Our daily round-up of news from the art world
Court rules that Henry Moore’s Old Flo belongs in East London | The legal battle over the fate of Henry Moore’s sculpture Old Flo has finally been settled, with the Court of Appeal deciding to uphold a previous decision to return the work from Yorkshire Sculpture Park to its original home in Tower Hamlets, East London. The sculpture was purchased by the now defunct London County Council in 1962, and installed on a housing estate in Tower Hamlets. When the estate was demolished in 1997, it was transferred to YSP. An ownership challenge from another London council and an attempt to auction the work by former Tower Hamlets Mayor Lutfur Rahman were eventually thwarted, and Old Flo is now set to return to her old neighbourhood. The borough is now searching for a location in which to install the sculpture, where it will not be stolen and melted down. ‘This sculpture belongs to the people of East London,’ said incumbent Tower Hamlets Mayor John Biggs. ‘So we have a duty to look after it somewhere that’s safe.’
Report into private museums submitted to IRS | The Senate Finance Committee has sent a summary of the findings of its report into private museums to the Internal Revenue Service, reports The Art Newspaper. Although the committee has found that many of the 11 private institutions surveyed are doing ‘good work’, Republican senator Orrin Hatch – the committee chairman – says he is ‘concerned that this area of our tax code is ripe for exploitation’. On the strength of the report’s findings, according to TAN’s article, the IRS is likely to assess the tax returns of private institutions with closer scrutiny, and may even audit a few of them in order to review their tax-exempt status.
Shortlist announced for Sobey Award | The Sobey Art Foundation and the National Gallery of Canada have named the five candidates for the shortlist of this year’s Sobey Award – Canada’s answer to the Turner Prize. The artists in the running for the prestigious award are Jeremy Shaw, Brenda Draney, Charles Stankievech, Hajra Waheed and William Robinson. Each nominee will be granted $7,000, with the eventual winner taking away more than $38,000.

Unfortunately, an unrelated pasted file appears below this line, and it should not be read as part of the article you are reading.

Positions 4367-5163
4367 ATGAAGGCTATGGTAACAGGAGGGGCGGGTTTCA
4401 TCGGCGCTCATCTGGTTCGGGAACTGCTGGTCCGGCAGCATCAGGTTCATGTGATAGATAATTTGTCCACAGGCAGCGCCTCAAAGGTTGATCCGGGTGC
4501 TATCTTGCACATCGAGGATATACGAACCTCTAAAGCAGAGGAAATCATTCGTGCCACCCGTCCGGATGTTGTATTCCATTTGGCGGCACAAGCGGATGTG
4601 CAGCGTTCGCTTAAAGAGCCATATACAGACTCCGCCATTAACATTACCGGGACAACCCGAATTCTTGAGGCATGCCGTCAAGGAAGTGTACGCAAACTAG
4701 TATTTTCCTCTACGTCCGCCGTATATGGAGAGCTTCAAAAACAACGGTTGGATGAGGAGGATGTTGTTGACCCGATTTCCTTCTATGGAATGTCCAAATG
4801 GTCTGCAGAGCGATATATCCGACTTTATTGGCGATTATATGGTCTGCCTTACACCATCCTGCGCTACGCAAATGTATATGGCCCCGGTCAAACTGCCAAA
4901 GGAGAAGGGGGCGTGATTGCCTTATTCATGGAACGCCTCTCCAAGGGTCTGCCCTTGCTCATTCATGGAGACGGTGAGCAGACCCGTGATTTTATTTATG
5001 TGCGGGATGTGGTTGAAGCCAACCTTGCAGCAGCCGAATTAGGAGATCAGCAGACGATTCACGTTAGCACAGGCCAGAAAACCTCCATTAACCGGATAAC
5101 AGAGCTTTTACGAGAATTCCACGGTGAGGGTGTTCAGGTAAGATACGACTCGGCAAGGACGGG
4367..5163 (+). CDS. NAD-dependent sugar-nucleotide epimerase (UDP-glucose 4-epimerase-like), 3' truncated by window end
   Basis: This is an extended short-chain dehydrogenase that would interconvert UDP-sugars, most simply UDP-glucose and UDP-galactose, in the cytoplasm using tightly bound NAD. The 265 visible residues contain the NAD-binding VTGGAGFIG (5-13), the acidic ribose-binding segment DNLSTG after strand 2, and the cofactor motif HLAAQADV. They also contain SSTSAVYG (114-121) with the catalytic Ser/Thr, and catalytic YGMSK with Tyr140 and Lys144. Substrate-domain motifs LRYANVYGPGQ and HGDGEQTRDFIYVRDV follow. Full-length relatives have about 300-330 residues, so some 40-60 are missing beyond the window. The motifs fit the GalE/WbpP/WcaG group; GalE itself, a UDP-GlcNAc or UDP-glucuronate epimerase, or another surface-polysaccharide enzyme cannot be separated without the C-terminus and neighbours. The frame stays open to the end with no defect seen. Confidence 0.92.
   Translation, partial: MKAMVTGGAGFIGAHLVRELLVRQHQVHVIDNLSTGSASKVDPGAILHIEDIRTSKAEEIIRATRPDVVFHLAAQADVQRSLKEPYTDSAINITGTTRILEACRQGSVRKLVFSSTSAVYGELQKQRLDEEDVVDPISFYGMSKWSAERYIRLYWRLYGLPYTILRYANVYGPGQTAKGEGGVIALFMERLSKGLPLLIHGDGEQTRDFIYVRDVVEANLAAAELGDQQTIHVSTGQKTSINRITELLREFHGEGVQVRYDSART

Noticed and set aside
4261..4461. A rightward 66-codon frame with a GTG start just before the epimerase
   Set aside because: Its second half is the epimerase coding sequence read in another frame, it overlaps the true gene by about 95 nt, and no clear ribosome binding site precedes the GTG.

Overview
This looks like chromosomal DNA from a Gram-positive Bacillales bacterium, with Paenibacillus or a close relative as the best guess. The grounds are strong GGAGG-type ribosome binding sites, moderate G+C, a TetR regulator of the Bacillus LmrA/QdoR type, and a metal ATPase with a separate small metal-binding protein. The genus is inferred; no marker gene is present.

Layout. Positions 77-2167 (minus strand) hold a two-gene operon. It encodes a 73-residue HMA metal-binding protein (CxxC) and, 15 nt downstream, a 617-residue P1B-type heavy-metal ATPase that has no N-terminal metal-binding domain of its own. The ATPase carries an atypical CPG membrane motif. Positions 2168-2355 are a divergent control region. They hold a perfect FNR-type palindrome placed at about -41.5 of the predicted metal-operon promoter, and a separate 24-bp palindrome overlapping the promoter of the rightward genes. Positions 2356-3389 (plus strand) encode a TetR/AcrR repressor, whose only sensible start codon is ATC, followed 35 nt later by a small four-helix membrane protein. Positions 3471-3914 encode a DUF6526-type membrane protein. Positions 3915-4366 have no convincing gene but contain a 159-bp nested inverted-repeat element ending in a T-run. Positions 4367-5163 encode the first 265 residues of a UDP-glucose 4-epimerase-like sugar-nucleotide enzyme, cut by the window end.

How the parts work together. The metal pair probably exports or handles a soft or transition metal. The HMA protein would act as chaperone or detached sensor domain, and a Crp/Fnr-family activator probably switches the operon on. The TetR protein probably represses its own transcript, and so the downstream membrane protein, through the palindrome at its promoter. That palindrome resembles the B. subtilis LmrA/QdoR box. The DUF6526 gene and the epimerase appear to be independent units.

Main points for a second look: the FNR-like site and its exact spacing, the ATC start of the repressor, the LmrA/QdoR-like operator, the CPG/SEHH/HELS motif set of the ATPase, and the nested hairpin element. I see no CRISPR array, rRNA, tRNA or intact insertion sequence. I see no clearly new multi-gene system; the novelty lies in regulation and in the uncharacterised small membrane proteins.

Mellon Foundation grants V&A research institute £1.75 million | The Andrew W. Mellon Foundation has granted a donation of £1.75 million to the V&A’s newly created Research Institute (VARI). The money will support a five year programme of activities, making the museum’s collection and expertise more visible to the public. ‘The V&A was the first museum in the world to establish a dedicated department for research, more than thirty years ago,’ said V&A director Martin Roth. ‘With the establishment of V&A East in the Queen Elizabeth Olympic Park, and the development of new storage and study facilities being planned, this is an incredible opportunity to help reinvent the collections for the digital, democratic age. The new Research Institute will help the Museum to make the most of these once-in-a-lifetime opportunities.’
David Roche’s collection to go on show in Adelaide | The collection of the late David Roche is to go on show in Adelaide in a museum containing some 3,000 decorative arts objects. The David Roche Foundation House Museum will encompass Fermoy House, the collector’s former home, as well as a purpose built new wing. The museum will be open to the public tomorrow (3 June).
Recommended reading | For anyone wondering where the future lies for Tate director Nicholas Serota, his recent interview with The Art Newspaper should provide some answers. The Tate’s new ‘Switch House’ and other initiatives need time to ‘bed in’, he said, and no ‘imminent change’ was planned. Elsewhere, the Guardian’s Olly Wainwright has spoken to Jonathan Meades about his forthcoming TV study of architecture in Fascist Italy: it is ‘boastfully retrospective’, he said. Meanwhile in the French press, Le Figaro (French language article) reports on a problem that is foxing archaeologists, and poses the question: could Tutankhamun’s dagger have been forged by extraterrestrials?